A Thought About Helping NewtownPosted: December 15, 2012
Those of you who’ve been coming here for a while know that I’ve been a police officer for, well, a really long time.
My colleagues and I tend to minimize what we do. We’ve all got our assigned specialties or things we do because we’re good at them. To say we do them routinely is a disservice to those acts. Perhaps the best way to say it is that we do them well without thinking about what it looks like to our peers and the public.
As an example, I have a particular specialized assignment. It suits me. Other officers ask me how I do it, how I put up with some aspects of that assignment and finish the conversations with “I couldn’t do what you do”.
It strikes me that the person who is saying those things to me might be a detective who investigates fatal traffic accidents, or a vice officer who deals with unspeakably bad folks, or someone who runs 911 calls all day every day and never sees anyone who is having a good day. They all look at what I do and say “I couldn’t do what you do”. The funny thing is, I say the same thing back to them. I don’t know how my friends investigate child sex abuse cases. I’ll work drug cases, but I don’t like them. I’ve handled traffic fatalities, but how someone does so over and over is beyond me.
There are two things that we all agree on when we bump into one another in the hall. One is that we all have great jobs that are sadly necessary. The other is that there is always someone else who has it worse.
My brothers and sisters in the Newtown Police Department, the Connecticut State Police and the other agencies who are assisting them following the school shootings had it worse yesterday. I watched the news and could only imagine the things they were seeing, the emotions they were feeling and the awful work they were doing because someone had to. I am proud of them, I hope you are too.
I hope you are because they were there all night, and will be all day today and into next week. And next month, when this is off our radar, they will still be dealing with it.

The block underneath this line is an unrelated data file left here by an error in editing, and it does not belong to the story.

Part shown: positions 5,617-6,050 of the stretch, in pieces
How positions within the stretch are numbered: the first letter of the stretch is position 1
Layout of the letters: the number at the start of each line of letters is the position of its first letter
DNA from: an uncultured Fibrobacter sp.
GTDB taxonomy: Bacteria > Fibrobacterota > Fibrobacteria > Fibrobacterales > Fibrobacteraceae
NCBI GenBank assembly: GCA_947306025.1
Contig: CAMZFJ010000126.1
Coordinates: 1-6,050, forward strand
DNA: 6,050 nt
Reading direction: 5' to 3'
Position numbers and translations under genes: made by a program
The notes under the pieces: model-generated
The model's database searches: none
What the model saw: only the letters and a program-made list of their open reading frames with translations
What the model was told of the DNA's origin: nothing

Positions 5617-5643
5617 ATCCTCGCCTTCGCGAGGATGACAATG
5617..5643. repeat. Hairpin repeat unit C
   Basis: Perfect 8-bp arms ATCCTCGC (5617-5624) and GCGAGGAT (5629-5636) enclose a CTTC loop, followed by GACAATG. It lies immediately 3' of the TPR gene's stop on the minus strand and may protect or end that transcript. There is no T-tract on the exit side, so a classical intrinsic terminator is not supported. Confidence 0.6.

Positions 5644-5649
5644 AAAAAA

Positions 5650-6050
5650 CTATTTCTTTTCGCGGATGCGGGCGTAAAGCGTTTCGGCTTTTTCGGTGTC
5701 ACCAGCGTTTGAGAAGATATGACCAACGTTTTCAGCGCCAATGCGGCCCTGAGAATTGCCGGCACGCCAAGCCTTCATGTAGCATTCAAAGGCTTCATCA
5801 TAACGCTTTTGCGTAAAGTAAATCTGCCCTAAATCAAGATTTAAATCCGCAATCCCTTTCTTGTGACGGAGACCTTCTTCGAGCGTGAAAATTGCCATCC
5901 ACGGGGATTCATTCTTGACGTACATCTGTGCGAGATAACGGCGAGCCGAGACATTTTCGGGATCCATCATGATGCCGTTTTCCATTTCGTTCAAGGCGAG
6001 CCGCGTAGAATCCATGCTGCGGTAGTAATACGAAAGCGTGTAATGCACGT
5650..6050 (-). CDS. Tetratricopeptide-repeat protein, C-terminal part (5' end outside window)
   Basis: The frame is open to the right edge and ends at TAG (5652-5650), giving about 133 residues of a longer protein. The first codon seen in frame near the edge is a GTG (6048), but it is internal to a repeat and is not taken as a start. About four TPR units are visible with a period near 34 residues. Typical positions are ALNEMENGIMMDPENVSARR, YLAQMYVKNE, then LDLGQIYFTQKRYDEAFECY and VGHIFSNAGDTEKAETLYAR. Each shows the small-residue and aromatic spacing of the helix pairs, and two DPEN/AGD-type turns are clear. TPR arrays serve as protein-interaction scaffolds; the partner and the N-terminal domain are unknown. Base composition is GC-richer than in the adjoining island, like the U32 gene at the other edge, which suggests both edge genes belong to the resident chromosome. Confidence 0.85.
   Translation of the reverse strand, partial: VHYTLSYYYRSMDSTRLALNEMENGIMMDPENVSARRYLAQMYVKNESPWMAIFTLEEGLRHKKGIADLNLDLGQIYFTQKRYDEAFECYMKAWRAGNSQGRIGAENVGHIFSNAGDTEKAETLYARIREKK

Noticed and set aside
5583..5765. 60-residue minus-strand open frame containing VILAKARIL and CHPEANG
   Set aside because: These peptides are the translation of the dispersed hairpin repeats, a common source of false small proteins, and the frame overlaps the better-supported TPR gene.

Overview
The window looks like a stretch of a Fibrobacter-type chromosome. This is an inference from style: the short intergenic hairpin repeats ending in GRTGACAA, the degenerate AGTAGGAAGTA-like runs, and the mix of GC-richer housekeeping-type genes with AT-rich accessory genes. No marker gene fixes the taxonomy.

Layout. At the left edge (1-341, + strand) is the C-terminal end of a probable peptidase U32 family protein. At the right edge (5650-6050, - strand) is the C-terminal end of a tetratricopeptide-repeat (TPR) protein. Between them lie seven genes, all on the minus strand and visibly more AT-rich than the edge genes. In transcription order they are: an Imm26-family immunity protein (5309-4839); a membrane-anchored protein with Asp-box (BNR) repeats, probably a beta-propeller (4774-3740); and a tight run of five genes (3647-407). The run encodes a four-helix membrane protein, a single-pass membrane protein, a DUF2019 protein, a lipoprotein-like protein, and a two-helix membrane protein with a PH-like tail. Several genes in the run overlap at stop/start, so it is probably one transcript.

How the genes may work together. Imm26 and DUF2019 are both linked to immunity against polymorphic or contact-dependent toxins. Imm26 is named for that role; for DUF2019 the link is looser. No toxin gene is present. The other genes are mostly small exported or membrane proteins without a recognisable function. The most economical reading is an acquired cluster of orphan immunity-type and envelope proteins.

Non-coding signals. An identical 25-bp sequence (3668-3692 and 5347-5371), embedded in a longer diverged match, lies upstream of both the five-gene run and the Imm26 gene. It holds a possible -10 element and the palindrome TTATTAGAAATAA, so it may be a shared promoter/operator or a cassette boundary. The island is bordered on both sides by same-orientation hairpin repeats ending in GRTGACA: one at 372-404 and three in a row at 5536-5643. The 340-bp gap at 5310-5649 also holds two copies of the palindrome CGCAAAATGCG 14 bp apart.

They’ll deal with the work and they’ll act like it isn’t a big deal. Kids and grandkids will get silent hugs that are inexplicably strong, then the hugger will walk away and act like nothing’s wrong. Something will be wrong.
When I first started working, when “something was wrong” the expectation was that who ever had the problem would fix it. Not fixing it, or struggling to fix it was a sign of weakness. Things have changed and there are programs in place in most agencies to assist officers in dealing with the emotional stress of the job. I was happy to hear it said that all who were on the scene of the school shooting would be mandated to attend counseling.
I’d like to ask you to do something to help them fix what’s wrong. This isn’t in place of the things many of you are doing, like writing the school or making donations to those who will be helping Newtown families. I’m adding to your to do list. Take a moment and write a note to the Newtown Police Department or the Connecticut State Police.
Do you know who else needs to hear from you? The firefighters and paramedics, because seriously, I couldn’t do those jobs.
I’ll tell you from experience that whatever you send will eventually drift down to the people who need to see them. They’ll sit in an office or a roll call room. Officer, paramedics and fire fighters will look them over in a quiet moment. Later, they’ll think of what they read and your thoughts will make that “something that is wrong” just a little better.
You’ll know what to write. The people who need to see it, will see it. It will help.
Here is where to find the addresses of the…
Spread the word. Let’s help them all.
I’m updating with the addresses as quickly as I can since the links seem to be swamped and not responding. Bear with me.
Newtown Police Dept
3 Main St
Newtown, CT 06470
Southbury, CT 06488
11 p.m. update – the links seem to be working. There are multiple fire and ambulance units that you can reach out to there.
12:45 update – whatever you all are doing is working. This post is getting easily triple the average traffic my whole blog gets on an entire December Sunday. Thank you to all who have posted on Facebook, that seems to be getting the word out! Bloggers, if I have a link back to your repost I will be posting links to your home pages later today once I’m off duty. Thanks so much for caring.
Also, I feel awful because I left out the folks who look after police, fire fighters and paramedics every day – our telecommunicators. They take your calls, get the help you need to you and protect your protectors. I know that I owe my life to a few of them. You should know that they’re struggling with this as much as the on scene staff and often get less closure than we do.
One more thing. I am returning to writing silliness tomorrow, but I’m not forgetting what we’ve taken on here. Hope you won’t either.